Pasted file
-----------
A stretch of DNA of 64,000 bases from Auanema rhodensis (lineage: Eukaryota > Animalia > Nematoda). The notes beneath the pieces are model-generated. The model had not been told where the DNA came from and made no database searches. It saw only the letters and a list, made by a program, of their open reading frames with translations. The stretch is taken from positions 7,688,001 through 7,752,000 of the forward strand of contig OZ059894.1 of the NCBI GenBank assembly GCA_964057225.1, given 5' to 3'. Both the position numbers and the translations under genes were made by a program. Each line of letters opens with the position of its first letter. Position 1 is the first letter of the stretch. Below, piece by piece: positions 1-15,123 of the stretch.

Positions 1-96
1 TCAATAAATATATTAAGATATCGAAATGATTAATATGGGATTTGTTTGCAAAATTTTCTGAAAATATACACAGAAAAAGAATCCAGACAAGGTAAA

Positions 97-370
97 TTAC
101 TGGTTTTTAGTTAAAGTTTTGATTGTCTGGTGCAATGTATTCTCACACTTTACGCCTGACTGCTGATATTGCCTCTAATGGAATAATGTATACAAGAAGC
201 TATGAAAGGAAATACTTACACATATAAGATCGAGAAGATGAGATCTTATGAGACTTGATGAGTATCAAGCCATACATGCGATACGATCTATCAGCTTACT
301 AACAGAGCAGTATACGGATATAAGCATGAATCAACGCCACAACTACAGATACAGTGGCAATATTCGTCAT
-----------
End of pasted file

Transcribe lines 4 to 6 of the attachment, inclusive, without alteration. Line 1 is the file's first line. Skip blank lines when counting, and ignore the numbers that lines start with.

Positions 97-370
97 TTAC
101 TGGTTTTTAGTTAAAGTTTTGATTGTCTGGTGCAATGTATTCTCACACTTTACGCCTGACTGCTGATATTGCCTCTAATGGAATAATGTATACAAGAAGC